I've thought about this a lot as I was preparing for my move and taking care of various logistics.When I'd think of a way I could save some money, but wasn't an absolute sure thing, I'd recite to myself, "The worst they can say is 'no,'" and I'd pick up the phone.
Two experiences reinforced the wisdom of remembering that the worst thing you can get is a denial of your request:
- My husband and I had joined BJ's a few months earlier, but this store doesn't exist in Texas which meant we would lose out on a full year of our membership (because the store had just opened, we got a bonus two months for joining). I called up BJs and asked if I could get a partial refund. What do you know? They said yes. And since we'd only used the bonus two months, I actually got the ENTIRE membership fee refunded. That was a happy moment.
- I had spent the last several months stocking up on diapers, buying a package or two here and there whenever there was a really good deal. When my mom and I started getting things packed up (and by "my mom and I" I really mean "my mom" because I mostly laid on the bed or the couch), we discovered I had seventeen packages of diapers, not to mention at least a half dozen packages of wipes. They would have taken up an enormous amount of space in the car and shipping them would have negated the good prices I got for them. So I called up CVS Pharmacy and asked if I could return them for store credit and then rebuy them once I got to Texas. The manager said that was fine, I took my embarrassingly large cart of diapers to the checkout counter, and walked away with a gift card that fit easily in my wallet - much better than seventeen packs of diapers would have. You can bet I'm a CVS fan for life.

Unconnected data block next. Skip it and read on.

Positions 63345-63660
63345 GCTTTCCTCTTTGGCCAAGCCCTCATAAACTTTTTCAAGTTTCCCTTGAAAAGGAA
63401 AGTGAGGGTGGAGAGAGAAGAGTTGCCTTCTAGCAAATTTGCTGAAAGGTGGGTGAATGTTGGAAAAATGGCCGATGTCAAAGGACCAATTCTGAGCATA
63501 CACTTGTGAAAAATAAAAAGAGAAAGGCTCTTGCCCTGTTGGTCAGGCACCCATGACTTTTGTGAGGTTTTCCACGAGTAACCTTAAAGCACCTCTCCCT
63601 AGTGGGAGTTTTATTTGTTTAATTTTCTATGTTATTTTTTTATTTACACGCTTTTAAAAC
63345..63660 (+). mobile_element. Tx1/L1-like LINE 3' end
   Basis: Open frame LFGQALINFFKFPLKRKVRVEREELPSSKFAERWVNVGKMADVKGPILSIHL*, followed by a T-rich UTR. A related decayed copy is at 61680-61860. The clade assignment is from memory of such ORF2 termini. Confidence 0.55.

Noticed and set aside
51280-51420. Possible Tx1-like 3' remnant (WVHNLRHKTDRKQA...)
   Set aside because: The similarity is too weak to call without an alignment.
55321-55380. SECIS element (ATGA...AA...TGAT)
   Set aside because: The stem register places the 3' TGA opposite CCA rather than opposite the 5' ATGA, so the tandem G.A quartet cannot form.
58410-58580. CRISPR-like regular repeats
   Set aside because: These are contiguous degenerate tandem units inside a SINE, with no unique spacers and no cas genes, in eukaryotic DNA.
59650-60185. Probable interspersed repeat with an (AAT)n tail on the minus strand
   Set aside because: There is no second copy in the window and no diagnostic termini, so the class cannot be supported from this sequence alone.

I happen to know that I'm not the only child in my family who has learned this lesson - Merrick just bought a high chair for her baby and asked the store to take 10% off because the box was quite damaged. Guess what? They said yes.